Australian High Commission
Solomon Islands

Safe Families

25 June 2015

                         Safe families program aims to put a stop to family violence

Australia has announced its new ‘Safe Families’ program, aimed at addressing family violence in the Solomon Islands. This initiative is part of Pacific Women Shaping Pacific Development, a commitment from the Australian government to spend AUD 30 million on gender equality in the Pacific.

The goal of Safe Families is to highlight that family violence is not acceptable behaviour in Solomon Islands. The program will support community level activities that work to improve attitudes and awareness that family violence is not acceptable. These activities will strengthen their impact by linking up to government and non-government stakeholders at the provincial level. Initially the program will be implemented in Malaita and Temotu provinces and aims to expand into other provinces in future.

Responsible for overseeing the development of the program, First Secretary for Gender from the Australian High Commission, Ms Sarah Kernot said “Australia has identified gender equality and the empowerment of women and girls as a priority of its aid program in the Solomon Islands.”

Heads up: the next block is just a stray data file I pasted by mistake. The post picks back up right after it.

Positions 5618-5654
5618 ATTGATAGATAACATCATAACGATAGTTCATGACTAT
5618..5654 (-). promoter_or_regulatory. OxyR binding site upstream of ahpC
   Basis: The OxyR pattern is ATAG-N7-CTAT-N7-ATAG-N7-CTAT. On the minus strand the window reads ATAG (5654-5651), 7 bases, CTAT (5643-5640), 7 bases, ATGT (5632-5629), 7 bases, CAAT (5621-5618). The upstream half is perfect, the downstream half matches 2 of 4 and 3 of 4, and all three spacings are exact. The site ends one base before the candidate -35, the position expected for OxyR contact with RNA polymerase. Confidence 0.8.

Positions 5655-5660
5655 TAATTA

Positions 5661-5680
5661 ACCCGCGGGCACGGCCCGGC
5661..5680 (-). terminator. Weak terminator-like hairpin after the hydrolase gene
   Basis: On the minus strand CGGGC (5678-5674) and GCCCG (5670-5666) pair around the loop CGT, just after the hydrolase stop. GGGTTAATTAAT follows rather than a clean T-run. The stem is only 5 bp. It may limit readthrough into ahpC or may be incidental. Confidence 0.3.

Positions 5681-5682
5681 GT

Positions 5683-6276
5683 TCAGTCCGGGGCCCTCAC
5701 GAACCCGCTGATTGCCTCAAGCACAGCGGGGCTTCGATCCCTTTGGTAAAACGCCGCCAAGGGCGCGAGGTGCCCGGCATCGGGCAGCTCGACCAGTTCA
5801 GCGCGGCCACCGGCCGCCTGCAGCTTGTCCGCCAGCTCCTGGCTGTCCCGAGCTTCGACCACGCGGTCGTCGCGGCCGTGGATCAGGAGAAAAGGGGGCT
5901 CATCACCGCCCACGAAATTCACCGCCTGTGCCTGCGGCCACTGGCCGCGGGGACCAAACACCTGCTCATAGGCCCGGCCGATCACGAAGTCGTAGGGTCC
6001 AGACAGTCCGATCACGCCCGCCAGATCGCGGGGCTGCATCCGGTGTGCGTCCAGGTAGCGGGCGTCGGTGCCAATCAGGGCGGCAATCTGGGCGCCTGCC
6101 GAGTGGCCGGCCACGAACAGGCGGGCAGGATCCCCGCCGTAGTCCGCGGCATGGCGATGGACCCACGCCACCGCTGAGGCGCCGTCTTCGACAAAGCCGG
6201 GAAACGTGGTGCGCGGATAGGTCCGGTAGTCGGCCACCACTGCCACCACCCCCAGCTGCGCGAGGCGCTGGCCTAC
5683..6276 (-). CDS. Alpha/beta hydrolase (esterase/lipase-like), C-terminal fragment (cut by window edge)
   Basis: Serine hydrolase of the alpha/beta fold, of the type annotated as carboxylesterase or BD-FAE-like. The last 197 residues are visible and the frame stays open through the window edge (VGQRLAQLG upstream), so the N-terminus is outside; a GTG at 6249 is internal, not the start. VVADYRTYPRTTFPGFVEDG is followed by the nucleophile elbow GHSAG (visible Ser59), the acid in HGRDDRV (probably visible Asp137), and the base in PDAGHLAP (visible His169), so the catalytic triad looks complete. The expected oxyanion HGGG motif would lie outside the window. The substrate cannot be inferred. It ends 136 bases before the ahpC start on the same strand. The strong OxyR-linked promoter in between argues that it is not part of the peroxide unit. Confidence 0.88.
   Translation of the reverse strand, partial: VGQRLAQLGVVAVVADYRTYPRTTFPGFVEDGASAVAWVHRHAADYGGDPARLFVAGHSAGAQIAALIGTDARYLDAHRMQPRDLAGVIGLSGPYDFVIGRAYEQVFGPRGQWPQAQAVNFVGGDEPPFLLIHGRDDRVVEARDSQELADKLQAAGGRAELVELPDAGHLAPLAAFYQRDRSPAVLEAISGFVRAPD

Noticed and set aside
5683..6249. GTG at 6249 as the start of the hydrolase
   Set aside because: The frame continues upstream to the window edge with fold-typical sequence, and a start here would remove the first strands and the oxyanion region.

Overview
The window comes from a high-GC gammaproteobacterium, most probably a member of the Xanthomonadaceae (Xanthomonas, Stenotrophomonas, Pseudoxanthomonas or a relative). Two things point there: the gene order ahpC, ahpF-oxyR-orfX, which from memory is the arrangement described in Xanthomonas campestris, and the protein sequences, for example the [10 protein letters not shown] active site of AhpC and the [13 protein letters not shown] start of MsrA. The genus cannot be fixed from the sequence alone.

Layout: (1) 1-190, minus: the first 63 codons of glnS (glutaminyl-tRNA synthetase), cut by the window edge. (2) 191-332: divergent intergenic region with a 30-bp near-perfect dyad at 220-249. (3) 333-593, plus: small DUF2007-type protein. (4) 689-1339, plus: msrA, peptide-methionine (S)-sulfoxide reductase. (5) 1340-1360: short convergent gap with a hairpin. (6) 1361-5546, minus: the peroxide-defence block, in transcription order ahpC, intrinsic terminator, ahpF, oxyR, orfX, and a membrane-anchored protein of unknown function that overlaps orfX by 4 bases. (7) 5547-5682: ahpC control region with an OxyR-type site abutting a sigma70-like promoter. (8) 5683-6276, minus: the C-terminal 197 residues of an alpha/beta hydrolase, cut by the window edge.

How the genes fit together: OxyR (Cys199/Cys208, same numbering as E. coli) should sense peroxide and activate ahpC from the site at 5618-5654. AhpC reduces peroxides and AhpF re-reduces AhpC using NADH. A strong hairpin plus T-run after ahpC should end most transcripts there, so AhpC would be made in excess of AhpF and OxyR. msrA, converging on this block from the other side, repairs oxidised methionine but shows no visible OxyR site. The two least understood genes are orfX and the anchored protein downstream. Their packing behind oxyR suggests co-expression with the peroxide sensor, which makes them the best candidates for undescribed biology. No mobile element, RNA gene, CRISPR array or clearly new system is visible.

“The program builds on the efforts of Solomon Islanders to educate people about the effects of violence on families and the need to deal with ingrained social behaviours which see family violence as acceptable.”

“Safe Families was developed through extensive consultation with women, government, churches and civil society in Solomon Islands and directly aligns with the Solomon Islands government’s policy on eliminating violence against women,” said Ms Kernot.

Safe Families will be implemented by Oxfam Australia in partnership with Solomon Islands National Council of Women, Vois Blong Mere Solomons, International Women’s Development Agency and the Pacific Leadership Program.

Community engagement facilitators in the provinces will work with select communities to identify activities that prevent family violence. Small grants will be awarded to NGOs, churches or other groups to implement prevention and response activities.

Independent monitoring and evaluation experts IOD PARC will continuously monitor the project to find lessons and use these to improve implementation. This learning will be shared with other Pacific Island nations also working to end violence in families.